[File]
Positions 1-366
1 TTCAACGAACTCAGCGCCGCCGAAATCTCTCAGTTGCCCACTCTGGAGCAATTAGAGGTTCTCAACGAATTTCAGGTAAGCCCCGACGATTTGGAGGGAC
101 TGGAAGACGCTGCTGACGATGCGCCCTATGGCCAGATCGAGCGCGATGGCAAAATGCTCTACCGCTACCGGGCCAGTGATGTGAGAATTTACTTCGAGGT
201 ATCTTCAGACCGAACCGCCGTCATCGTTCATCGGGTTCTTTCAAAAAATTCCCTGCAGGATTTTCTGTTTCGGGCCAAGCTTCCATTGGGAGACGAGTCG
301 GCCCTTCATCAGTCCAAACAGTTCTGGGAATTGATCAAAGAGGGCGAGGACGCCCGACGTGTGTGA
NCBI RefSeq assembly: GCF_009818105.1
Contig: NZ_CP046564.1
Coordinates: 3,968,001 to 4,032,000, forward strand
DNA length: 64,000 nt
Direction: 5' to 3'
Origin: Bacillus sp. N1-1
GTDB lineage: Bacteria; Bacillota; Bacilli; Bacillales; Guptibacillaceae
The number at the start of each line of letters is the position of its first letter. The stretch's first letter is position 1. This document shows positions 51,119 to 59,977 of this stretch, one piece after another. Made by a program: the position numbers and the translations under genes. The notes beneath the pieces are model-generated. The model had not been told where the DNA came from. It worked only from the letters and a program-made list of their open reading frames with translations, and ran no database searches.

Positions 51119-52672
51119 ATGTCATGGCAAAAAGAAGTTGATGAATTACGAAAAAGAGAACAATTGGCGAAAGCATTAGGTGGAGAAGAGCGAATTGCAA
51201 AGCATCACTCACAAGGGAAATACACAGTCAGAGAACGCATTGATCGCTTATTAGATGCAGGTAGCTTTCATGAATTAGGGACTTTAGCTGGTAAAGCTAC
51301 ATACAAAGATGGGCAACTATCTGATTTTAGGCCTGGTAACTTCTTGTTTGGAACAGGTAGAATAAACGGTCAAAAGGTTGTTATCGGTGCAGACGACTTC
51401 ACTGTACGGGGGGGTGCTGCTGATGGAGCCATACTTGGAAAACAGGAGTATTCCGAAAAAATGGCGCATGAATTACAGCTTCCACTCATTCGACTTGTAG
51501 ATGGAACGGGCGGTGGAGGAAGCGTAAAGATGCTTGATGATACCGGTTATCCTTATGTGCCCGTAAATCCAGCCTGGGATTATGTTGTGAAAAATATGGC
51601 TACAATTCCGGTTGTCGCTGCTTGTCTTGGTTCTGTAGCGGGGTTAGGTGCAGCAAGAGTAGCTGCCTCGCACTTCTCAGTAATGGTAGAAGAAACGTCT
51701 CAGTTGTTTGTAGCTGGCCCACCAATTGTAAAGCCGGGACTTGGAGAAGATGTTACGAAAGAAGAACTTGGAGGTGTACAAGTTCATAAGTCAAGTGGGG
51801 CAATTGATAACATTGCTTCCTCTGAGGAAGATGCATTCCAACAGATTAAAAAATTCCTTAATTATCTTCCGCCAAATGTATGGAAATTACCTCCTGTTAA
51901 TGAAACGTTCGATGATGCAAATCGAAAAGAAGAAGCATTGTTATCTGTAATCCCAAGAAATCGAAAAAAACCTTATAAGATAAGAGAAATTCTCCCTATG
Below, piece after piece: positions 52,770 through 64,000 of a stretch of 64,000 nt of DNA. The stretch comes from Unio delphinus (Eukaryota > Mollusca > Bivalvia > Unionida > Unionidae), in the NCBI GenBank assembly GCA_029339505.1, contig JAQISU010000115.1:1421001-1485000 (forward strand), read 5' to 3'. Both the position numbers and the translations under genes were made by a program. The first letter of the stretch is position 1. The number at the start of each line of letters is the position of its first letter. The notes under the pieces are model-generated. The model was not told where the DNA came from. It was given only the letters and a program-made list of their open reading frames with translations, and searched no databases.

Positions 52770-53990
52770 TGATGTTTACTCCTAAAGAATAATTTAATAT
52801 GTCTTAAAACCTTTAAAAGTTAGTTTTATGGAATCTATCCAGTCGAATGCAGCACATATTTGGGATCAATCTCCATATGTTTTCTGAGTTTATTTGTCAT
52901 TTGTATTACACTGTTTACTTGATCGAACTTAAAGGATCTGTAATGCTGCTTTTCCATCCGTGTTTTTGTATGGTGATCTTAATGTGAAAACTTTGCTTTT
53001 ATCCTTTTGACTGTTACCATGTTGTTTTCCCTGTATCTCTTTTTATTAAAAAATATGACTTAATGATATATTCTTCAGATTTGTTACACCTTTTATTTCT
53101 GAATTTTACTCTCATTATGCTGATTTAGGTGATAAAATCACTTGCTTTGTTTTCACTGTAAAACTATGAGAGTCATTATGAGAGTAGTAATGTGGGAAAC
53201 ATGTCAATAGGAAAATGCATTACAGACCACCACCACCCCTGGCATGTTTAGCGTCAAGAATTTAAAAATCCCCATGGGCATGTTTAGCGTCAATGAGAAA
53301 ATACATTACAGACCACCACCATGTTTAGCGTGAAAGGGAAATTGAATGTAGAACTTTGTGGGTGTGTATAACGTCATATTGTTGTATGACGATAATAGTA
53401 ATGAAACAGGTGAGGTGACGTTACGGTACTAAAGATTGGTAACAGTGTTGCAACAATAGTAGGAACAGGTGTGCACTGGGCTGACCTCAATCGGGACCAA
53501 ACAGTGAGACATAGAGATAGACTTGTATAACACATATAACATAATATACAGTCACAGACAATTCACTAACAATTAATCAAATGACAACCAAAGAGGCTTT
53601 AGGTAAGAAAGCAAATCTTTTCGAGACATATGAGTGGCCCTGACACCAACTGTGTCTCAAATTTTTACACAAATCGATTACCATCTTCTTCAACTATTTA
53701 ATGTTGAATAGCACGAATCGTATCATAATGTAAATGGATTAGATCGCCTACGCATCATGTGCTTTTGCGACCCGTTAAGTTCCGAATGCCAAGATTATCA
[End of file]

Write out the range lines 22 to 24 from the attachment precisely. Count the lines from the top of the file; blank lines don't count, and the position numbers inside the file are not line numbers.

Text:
51801 CAATTGATAACATTGCTTCCTCTGAGGAAGATGCATTCCAACAGATTAAAAAATTCCTTAATTATCTTCCGCCAAATGTATGGAAATTACCTCCTGTTAA
51901 TGAAACGTTCGATGATGCAAATCGAAAAGAAGAAGCATTGTTATCTGTAATCCCAAGAAATCGAAAAAAACCTTATAAGATAAGAGAAATTCTCCCTATG
Below, piece after piece: positions 52,770 through 64,000 of a stretch of 64,000 nt of DNA. The stretch comes from Unio delphinus (Eukaryota > Mollusca > Bivalvia > Unionida > Unionidae), in the NCBI GenBank assembly GCA_029339505.1, contig JAQISU010000115.1:1421001-1485000 (forward strand), read 5' to 3'. Both the position numbers and the translations under genes were made by a program. The first letter of the stretch is position 1. The number at the start of each line of letters is the position of its first letter. The notes under the pieces are model-generated. The model was not told where the DNA came from. It was given only the letters and a program-made list of their open reading frames with translations, and searched no databases.